Russian billionaire’s private ‘icebreaker’ ship with helipad & sauna available to hire – for £666,000 a WEEK


A RUSSIAN billionaire has built the world’s first private icebreaker – and it’s available for hire for a whopping £666,000 a WEEK.

The huge ship, La Datcha, features a deep-sea submarine, two helipads and snowmobiles – and once aboard, its crew can stay afloat without refuelling for 40 days.

The ship was built for mogul Oleg Tinkoff, although it can be rented out by super-rich adventurers by the week.

The vessel, which covers a whopping 253 feet from stern to bow, was commissioned by Mr Tinkoff, 52, and launched this week by shipbuilding firm Damen Yachting.

Its proud owner is founder and shareholder of Tinkoff Banks, according to newspaper Lenta.

Icebreakers are used to navigate through icy waters. They provide safe waterways for other boats and ships.

La Datcha was launched in the port city of Vlissingen in the Netherlands.

She cost a reported £80million to build.

The ship is able to spend up to 40 days at open sea without returning to port due to advanced fuel tank and waste disposal systems.

Crew members and guests can take out the snowmobiles, enjoy a sauna, visit the massage room or take a dip in one of two onboard hot tubs.

There are six cabins, each featuring a dressing room, toilet and a shower or bathtub.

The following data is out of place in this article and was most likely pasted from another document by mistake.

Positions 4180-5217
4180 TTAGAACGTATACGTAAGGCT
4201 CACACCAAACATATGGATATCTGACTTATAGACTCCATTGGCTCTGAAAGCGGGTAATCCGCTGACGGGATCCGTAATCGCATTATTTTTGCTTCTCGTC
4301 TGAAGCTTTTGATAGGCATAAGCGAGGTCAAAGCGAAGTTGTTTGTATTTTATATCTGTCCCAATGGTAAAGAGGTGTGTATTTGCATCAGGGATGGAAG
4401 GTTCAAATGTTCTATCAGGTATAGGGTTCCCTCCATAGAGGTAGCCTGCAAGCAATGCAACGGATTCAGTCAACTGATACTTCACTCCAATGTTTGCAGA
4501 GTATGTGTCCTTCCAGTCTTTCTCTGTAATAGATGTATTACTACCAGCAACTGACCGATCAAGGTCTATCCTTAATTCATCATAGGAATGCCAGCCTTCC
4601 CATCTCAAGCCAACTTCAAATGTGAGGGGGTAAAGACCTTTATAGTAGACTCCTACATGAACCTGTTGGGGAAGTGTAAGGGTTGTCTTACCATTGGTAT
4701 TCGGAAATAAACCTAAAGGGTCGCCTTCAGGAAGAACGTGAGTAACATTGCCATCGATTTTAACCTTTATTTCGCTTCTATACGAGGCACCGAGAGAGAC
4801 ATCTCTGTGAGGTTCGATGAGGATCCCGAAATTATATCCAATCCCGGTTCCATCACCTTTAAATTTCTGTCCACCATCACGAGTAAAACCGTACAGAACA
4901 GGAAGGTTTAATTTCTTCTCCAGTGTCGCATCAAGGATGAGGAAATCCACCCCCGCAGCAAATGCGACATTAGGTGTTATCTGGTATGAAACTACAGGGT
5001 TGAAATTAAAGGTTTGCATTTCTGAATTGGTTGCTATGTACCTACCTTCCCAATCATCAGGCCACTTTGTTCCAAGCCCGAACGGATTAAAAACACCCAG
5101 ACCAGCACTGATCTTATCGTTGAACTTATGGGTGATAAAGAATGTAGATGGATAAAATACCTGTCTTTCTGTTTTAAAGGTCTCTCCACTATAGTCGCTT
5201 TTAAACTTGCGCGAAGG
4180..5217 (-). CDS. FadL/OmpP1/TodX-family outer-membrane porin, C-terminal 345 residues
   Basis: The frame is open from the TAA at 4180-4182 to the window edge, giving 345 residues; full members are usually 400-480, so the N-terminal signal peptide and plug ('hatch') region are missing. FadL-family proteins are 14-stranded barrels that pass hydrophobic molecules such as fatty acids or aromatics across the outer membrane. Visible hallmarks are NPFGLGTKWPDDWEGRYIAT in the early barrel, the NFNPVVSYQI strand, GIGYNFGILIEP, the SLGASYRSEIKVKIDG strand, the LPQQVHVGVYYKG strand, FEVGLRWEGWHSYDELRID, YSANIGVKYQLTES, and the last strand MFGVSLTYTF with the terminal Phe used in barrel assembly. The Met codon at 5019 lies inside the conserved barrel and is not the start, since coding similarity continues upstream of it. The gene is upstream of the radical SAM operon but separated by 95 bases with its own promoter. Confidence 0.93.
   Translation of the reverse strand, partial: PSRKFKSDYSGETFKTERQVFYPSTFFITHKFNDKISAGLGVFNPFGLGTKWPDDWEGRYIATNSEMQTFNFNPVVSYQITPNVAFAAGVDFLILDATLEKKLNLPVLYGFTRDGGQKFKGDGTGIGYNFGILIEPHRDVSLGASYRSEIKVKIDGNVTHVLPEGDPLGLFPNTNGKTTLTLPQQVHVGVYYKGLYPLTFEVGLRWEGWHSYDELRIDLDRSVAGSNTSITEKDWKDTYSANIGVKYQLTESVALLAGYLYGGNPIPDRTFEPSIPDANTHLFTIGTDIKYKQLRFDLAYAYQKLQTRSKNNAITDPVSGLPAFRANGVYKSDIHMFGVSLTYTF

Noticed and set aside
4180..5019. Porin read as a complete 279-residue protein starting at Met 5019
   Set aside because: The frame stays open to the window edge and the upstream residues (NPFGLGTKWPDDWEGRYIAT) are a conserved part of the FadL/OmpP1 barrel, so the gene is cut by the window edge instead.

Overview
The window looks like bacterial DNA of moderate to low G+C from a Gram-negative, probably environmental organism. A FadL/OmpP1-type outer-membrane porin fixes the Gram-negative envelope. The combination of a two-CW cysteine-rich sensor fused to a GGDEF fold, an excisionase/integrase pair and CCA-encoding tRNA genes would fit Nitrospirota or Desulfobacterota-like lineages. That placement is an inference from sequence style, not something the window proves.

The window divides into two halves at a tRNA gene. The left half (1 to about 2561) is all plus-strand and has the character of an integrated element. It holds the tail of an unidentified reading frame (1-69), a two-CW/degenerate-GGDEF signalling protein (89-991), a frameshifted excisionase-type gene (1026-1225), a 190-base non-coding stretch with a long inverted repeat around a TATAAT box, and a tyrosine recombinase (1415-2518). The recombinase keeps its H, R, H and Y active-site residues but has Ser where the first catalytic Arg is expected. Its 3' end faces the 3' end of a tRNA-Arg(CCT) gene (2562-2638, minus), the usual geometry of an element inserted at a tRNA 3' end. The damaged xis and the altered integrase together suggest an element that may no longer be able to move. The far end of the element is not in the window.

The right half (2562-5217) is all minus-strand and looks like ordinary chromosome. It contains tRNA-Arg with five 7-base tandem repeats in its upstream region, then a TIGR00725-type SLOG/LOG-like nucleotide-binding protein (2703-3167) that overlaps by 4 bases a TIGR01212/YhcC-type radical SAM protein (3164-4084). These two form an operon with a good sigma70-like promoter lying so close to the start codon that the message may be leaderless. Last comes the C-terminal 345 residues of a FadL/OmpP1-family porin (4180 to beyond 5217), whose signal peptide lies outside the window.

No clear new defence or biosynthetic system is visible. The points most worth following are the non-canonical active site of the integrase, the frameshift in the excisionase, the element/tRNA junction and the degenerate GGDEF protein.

The icebreaker, intended for travel to both poles as well as tropical regions, is designed to hold 24 crew members and 12 additional passengers.

Mr Tinkoff told media company Yacht Harbour: “The world is so big and our life is so short that we need to explore as much as possible.”

He plans to use the private icebreaker for just 20 days a year, but will rent it out for the remainder of the time – provided its temporary captain can stump up almost £700,000 every week for its use.

The oligarch, who was diagnosed with coronavirus earlier this year, has spent $100million – or £79.1m – on the icebreaker’s construction, according to Lenta.

But that’s small change to Mr Tinkoff, who in 2016 boasted a net fortune of $1.2billion – or £950m – according to Forbes.


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